Banks’ New World: Depositors Get a Bigger Share of Rate Rises

Dial into any bank earnings call these days and you will hear lots of talk about “deposit beta.” The phrase came up 29 times in the presentations following results from four of the largest US banks last week. A metric that analysts have tracked for years has hit the mainstream.

What is deposit beta? Technically, it’s a measure of the pass-through of monetary policy to savers: The portion of the change in the central bank rate that a financial institution passes on to customers via higher deposit rates. But it's also a measure of pricing power: the lower the deposit beta, the better for bank shareholders; the higher, the better for customers.

Deposit beta typically starts low and edges up as rates rise. Depositors tend not to be that sensitive to the first 50 basis points of hikes, and banks can keep most of the benefit to themselves. As rates continue to move up, more of the increase gets shared with customers. “Deposits have beta and gamma,” JPMorgan Chase & Co. Chief Executive Officer Jamie Dimon explained to shareholders back in 2015, referring to an options term that conveys a non-linear relationship.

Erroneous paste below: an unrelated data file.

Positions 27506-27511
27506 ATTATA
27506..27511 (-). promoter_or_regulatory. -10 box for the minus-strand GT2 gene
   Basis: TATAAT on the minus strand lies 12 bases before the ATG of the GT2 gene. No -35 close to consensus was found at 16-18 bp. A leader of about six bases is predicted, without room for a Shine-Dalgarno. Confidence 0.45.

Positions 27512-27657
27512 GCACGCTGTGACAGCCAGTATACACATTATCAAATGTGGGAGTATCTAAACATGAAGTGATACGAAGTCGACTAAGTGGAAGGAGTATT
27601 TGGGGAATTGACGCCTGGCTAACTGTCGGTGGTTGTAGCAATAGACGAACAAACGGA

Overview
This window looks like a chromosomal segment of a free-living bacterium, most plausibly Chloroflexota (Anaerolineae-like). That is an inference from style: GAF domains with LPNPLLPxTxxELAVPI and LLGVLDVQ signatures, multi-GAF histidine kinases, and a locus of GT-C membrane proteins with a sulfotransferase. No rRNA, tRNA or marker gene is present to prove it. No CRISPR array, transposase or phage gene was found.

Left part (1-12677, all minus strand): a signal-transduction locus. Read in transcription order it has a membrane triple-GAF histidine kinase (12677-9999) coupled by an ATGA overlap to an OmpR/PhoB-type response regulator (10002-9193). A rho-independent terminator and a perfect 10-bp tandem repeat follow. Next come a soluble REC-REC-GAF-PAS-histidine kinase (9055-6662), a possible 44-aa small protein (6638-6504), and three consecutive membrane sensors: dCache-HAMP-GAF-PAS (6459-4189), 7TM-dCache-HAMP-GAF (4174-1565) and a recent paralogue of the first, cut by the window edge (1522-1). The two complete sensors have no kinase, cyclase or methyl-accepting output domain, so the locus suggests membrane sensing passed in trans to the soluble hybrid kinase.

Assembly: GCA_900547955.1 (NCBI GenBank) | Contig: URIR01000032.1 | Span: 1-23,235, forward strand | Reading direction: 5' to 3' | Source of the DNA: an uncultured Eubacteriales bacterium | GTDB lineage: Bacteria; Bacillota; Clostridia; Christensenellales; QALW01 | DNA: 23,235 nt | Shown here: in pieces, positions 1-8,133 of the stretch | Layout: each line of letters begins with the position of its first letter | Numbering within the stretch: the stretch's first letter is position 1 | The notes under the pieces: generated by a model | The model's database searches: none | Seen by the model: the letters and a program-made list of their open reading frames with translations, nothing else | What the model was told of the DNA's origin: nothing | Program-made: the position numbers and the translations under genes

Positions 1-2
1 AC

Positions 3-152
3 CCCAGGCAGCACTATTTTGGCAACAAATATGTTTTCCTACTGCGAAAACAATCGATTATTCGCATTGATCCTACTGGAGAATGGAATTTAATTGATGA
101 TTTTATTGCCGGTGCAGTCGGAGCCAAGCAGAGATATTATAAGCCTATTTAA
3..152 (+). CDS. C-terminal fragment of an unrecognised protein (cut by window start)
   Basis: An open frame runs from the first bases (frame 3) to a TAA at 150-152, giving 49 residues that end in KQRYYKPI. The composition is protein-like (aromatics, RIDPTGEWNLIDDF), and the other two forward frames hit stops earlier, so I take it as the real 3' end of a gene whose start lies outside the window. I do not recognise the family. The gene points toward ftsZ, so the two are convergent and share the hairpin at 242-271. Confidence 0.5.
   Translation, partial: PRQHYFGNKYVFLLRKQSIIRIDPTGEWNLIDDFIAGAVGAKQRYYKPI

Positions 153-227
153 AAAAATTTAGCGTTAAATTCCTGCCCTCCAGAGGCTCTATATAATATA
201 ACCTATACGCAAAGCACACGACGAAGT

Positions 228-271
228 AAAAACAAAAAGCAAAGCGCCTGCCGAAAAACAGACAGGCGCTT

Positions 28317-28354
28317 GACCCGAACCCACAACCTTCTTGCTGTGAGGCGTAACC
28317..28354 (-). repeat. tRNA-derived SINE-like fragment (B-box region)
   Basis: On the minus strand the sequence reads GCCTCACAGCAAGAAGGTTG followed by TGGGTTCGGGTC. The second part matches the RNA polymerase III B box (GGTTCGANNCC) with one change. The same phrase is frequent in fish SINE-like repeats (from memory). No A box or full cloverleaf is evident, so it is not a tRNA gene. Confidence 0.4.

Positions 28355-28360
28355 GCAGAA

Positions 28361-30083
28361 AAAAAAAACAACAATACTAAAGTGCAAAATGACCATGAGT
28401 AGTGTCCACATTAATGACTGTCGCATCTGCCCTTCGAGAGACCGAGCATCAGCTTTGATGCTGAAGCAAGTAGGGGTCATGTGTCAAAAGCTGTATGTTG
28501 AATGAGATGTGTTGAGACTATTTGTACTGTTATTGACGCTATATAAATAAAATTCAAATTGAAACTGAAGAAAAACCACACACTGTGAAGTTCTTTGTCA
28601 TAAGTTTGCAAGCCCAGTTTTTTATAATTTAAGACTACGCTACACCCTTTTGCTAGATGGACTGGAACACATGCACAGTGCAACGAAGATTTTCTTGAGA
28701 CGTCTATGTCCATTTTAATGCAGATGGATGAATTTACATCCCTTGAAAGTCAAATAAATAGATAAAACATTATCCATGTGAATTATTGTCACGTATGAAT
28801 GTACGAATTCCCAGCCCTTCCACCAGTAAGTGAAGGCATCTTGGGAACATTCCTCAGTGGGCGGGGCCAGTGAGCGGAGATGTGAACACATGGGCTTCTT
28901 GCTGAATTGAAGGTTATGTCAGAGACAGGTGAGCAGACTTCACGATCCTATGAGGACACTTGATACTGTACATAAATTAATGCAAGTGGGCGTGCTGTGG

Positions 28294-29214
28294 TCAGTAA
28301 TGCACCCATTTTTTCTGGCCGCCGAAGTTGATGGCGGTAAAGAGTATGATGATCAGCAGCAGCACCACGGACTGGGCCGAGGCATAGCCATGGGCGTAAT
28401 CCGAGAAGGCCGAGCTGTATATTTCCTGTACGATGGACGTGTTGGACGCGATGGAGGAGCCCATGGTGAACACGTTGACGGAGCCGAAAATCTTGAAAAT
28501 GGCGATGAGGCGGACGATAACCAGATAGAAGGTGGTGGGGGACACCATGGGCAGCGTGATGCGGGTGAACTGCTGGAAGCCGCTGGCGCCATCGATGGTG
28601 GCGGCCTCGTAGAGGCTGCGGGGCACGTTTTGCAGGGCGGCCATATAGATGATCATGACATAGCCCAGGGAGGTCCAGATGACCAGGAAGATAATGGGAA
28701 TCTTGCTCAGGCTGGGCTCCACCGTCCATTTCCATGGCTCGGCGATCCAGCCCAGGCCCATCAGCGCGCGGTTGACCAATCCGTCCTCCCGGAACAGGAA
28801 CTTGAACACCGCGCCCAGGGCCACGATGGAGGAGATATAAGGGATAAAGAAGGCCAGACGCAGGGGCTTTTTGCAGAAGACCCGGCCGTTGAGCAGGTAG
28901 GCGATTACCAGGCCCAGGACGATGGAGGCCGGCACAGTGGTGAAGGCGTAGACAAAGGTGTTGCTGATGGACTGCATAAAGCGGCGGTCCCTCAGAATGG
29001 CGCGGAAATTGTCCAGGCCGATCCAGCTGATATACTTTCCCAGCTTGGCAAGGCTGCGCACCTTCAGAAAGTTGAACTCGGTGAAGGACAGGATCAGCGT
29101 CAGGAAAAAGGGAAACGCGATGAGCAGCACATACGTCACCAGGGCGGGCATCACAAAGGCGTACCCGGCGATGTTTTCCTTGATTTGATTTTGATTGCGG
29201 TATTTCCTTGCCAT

In that last tightening cycle, between 2016 and 2019, banks ended up passing on close to 40% of Fed rate increases, according to data from the Federal Reserve Bank of New York. Going into the current cycle, analysts anticipated a similar, maybe slightly lower outcome, given how flush banks were with deposits.

Yet few expected as rapid nor as pronounced a shift up in rates as we’re seeing now, a mix that has affected depositor behavior in ways banks struggled to model.

Last week, State Street Corp revealed that it is now passing on 100% of recent rate hikes, taking its cumulative deposit beta to over 70% in the current cycle. Chief Financial Officer Eric Aboaf warned that the pass-through is only going up. “We are going to have a quarter where betas are well above that 100% level,” he said.